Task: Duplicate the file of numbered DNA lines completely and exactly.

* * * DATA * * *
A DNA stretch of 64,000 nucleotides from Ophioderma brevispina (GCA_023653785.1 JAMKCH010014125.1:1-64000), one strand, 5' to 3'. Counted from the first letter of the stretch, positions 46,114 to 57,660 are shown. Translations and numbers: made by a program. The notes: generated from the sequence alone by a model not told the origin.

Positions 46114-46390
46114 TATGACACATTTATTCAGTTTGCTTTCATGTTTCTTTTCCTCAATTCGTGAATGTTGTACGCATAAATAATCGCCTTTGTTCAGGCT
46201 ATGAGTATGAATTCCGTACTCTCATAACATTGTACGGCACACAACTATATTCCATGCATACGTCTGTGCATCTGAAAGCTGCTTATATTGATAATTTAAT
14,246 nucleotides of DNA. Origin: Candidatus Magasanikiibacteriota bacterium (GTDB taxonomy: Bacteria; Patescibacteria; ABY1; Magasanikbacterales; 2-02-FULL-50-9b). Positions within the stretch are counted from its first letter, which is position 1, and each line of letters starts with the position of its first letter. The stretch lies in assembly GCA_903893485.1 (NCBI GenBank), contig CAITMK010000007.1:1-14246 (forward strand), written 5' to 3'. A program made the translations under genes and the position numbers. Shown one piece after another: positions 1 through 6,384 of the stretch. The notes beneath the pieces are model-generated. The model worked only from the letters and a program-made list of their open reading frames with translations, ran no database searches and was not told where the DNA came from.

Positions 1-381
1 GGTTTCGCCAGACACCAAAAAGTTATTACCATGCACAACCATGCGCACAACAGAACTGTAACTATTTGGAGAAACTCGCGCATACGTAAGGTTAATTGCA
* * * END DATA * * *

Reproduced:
A DNA stretch of 64,000 nucleotides from Ophioderma brevispina (GCA_023653785.1 JAMKCH010014125.1:1-64000), one strand, 5' to 3'. Counted from the first letter of the stretch, positions 46,114 to 57,660 are shown. Translations and numbers: made by a program. The notes: generated from the sequence alone by a model not told the origin.

Positions 46114-46390
46114 TATGACACATTTATTCAGTTTGCTTTCATGTTTCTTTTCCTCAATTCGTGAATGTTGTACGCATAAATAATCGCCTTTGTTCAGGCT
46201 ATGAGTATGAATTCCGTACTCTCATAACATTGTACGGCACACAACTATATTCCATGCATACGTCTGTGCATCTGAAAGCTGCTTATATTGATAATTTAAT
14,246 nucleotides of DNA. Origin: Candidatus Magasanikiibacteriota bacterium (GTDB taxonomy: Bacteria; Patescibacteria; ABY1; Magasanikbacterales; 2-02-FULL-50-9b). Positions within the stretch are counted from its first letter, which is position 1, and each line of letters starts with the position of its first letter. The stretch lies in assembly GCA_903893485.1 (NCBI GenBank), contig CAITMK010000007.1:1-14246 (forward strand), written 5' to 3'. A program made the translations under genes and the position numbers. Shown one piece after another: positions 1 through 6,384 of the stretch. The notes beneath the pieces are model-generated. The model worked only from the letters and a program-made list of their open reading frames with translations, ran no database searches and was not told where the DNA came from.

Positions 1-381
1 GGTTTCGCCAGACACCAAAAAGTTATTACCATGCACAACCATGCGCACAACAGAACTGTAACTATTTGGAGAAACTCGCGCATACGTAAGGTTAATTGCA